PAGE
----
This paper outlines the use of a finite element model to simulate the behaviour for a standard steel bicycle frames under a range of measured load cases. These load cases include those measured both in the laboratory setting and also in the field, and include loads transmitted at key areas such as the dropouts and hub, the bottom bracket and drive, the headset and handlebars, and the seat post and saddle. The load cases analysed include static representations of dynamic bump situations which occur sporadically and also those which occur constantly or regularly such as those generated at the drive and handlebars during climbing or cruising. The resulting stresses within the bicycle are analysed in the context of frame performance relating to static and fatigue strengths and are also compared to similar load cases presented in the literature. Further research is required to understand the influence of tube profiles on frame strength, and to analyse the modes of failure for various bicycle designs and materials used under typical and extreme usage in order to understand the implications of design on safety.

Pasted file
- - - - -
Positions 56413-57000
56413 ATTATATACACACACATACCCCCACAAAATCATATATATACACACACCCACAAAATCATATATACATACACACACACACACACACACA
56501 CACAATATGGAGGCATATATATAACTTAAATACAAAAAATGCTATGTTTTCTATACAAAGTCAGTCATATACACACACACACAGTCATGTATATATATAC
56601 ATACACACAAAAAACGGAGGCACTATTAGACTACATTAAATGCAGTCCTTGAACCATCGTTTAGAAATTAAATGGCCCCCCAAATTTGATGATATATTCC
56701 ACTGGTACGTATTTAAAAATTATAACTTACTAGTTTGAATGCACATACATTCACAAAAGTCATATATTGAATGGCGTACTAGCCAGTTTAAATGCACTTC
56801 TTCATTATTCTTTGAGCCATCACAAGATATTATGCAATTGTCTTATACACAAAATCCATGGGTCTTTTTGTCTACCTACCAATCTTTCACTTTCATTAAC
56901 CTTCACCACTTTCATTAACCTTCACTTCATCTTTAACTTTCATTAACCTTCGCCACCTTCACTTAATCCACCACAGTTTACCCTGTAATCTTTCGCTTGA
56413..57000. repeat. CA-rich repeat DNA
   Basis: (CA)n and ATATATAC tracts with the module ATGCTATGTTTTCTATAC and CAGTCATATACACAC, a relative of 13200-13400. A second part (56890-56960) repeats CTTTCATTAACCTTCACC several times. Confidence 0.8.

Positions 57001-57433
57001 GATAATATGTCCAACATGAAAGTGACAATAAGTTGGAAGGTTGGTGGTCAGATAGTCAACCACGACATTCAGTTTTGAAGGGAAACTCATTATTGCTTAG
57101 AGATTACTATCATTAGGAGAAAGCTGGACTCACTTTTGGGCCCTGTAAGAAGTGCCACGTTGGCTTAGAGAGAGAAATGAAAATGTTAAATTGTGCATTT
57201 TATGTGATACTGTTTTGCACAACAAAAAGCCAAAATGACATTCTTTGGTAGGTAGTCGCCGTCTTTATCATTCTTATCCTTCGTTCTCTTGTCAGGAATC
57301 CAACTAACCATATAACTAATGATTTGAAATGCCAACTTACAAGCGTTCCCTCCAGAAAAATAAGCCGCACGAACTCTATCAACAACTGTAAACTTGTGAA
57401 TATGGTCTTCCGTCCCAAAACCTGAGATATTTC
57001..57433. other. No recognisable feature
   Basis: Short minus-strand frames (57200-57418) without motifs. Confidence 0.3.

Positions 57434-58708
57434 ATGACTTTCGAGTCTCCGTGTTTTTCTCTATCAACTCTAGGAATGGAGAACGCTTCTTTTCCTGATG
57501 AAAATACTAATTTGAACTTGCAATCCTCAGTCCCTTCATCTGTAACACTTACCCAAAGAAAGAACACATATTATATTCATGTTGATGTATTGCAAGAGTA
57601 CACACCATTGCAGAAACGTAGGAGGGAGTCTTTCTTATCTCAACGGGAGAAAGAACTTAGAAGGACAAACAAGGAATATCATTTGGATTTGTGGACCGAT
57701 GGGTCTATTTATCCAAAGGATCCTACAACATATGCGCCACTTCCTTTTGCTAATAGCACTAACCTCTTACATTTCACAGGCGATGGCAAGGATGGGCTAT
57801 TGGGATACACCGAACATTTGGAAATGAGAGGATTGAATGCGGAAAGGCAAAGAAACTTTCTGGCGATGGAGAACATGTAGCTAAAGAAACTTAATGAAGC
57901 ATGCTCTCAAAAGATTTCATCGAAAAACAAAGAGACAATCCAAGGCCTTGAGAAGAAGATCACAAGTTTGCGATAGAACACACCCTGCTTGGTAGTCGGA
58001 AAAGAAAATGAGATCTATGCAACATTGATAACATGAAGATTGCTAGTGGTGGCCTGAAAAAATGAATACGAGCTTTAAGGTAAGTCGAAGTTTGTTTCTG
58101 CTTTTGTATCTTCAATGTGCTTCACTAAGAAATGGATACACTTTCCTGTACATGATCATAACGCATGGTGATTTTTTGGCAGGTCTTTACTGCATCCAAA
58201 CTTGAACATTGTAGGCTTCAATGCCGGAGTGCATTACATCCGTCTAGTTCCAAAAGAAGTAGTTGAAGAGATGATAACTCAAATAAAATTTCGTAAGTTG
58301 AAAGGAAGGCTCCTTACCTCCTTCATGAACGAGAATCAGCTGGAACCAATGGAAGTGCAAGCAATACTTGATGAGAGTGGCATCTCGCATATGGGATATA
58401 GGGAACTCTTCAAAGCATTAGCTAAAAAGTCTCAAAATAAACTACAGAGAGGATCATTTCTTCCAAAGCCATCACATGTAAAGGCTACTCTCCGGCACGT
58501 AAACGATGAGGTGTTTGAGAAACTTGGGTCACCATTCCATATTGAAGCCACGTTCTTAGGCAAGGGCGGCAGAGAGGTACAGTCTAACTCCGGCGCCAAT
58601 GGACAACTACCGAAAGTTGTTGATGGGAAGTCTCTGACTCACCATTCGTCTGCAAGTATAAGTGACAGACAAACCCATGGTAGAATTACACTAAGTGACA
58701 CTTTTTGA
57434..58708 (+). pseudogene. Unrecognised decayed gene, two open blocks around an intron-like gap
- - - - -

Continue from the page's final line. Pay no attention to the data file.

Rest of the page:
|Conference||Proceedings of the 11th conference of the International Sports Engineering Association, ISEA 2016|
|Period||1/07/16 → …|
Attribution-NonCommercial-NoDerivatives 4.0 International (CC BY-NC-ND 4.00)
- Load conditions
- numerical simulation
- mechanical behaviour
- road bicycle